After the war, his mother parlayed her cooking skills and entrepreneurial spirit into a succession of increasingly successful restaurants, with Jacques and his three brothers helping out before and after school. From an early age, Jacques knew he wanted to be a chef. He left school at 13 and began an apprenticeship at a nearby hotel. For the next few years he moved from job to job, city to city, working 16 hours a day to lay down the foundation of skills -- stocks! aspics! forcemeats! -- that are the hallmark of the classically trained french chef.
His career as a chef hit a peak a few years later, when in his early 20's he found himself cooking for french Presidents, including a memorable stint for De Gaulle. He then came to America, and embarked on what must have been a very unorthodox career.
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By A Customer on Nov. 14 2003
Format: Hardcover
I thought I would like this book, but was pleasantly surprised by how much I came away liking the author. M. Pepin writes with an honesty and humor that makes this such an enjoyable read. As a previous reviewer mentioned, M. Pepin does not come off as a name-dropper, but reveals the tight-knit sense of community of the culinary world. The book educates the reader on the changing scene of the culinary world, both gastronomically and academically. While I found it to be very educational, I thoroughly enjoyed it - very entertaining.
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Format: Hardcover
I have always had the greatest respect for Jacques Pepin based on the high reputation of his culinary books, collaborations with Julia Child, and great good humor and skills displayed on various television appearances, but I have always wondered how he reached a position of high respect within his profession without a connection to a major restaurant for at least as long as I have known of him (the last 15 years). This book answers my question and a whole lot more, confirming my impression of Jacques as a major figure in culinary America and a great gentleman as well.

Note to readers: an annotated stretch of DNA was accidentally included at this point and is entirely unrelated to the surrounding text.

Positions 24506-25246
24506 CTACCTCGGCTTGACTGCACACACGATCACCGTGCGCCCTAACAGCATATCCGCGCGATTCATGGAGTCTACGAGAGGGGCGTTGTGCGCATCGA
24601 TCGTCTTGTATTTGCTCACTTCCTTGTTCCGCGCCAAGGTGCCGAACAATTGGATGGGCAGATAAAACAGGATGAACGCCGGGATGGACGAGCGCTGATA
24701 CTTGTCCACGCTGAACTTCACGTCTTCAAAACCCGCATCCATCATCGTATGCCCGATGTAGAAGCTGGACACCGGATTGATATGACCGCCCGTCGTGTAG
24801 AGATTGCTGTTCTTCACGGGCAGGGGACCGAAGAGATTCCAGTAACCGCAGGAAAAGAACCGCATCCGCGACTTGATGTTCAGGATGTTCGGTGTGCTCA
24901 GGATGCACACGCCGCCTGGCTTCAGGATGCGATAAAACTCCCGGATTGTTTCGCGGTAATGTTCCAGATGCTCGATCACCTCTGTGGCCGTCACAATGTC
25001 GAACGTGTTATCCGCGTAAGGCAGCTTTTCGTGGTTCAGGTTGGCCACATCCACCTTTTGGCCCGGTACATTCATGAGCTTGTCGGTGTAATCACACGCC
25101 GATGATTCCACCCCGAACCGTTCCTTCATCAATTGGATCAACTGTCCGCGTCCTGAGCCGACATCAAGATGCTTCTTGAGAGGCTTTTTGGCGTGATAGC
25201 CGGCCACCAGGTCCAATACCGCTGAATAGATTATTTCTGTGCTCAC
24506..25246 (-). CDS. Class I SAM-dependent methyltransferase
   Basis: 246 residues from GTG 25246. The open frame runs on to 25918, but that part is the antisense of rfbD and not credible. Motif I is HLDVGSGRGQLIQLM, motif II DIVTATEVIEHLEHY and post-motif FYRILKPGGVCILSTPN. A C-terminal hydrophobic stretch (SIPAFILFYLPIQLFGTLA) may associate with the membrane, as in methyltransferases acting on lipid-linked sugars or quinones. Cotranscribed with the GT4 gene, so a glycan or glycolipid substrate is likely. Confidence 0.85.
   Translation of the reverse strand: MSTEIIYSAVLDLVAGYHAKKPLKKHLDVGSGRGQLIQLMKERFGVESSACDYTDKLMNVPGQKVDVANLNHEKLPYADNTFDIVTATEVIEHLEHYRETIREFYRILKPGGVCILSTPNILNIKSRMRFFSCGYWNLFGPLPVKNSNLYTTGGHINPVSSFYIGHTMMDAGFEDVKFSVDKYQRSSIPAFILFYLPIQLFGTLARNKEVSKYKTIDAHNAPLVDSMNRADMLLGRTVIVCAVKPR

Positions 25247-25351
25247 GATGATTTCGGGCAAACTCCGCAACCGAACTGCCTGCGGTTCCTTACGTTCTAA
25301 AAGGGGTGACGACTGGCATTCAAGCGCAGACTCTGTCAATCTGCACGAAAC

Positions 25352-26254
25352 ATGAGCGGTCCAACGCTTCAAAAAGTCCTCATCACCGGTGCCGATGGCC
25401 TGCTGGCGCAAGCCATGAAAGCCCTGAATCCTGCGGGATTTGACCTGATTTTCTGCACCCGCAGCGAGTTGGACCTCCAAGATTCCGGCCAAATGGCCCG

Without giving away too much of the book's story, I must point out that Jacques was, by some great good fortune, the chef to France's President Charles DeGaulle at a very young age. In fact, he appeared on the TV show 'To Tell The Truth' and the panelists did not pick him as DeGaulle's chef because he was so very young. Upon coming to the United States, he quickly attained a position as a line chef under Pierre Franey at the great Le Pavillion, following Franey to a position in the test and development kitchens at Howard Johnson's. For those of you post baby boomers, I can assure you from first hand experience that at one time, Howard Johnson's was often considered a very desirable place to eat out.
Jacques would probably now be the owner / executive chef at a major restaurant but for a very serious automobile accident which broke most major bones and which left Jacques with only a slim chance to even be able to walk. Miraculously, he mended well to the point where he returned to an almost normal life, but without the ability to sustain the 12 to 14 hours on his feet at a typical chef's station. This lead to his career as a teacher, followed by cookbook writing and TV cooking series a la Julia on PBS.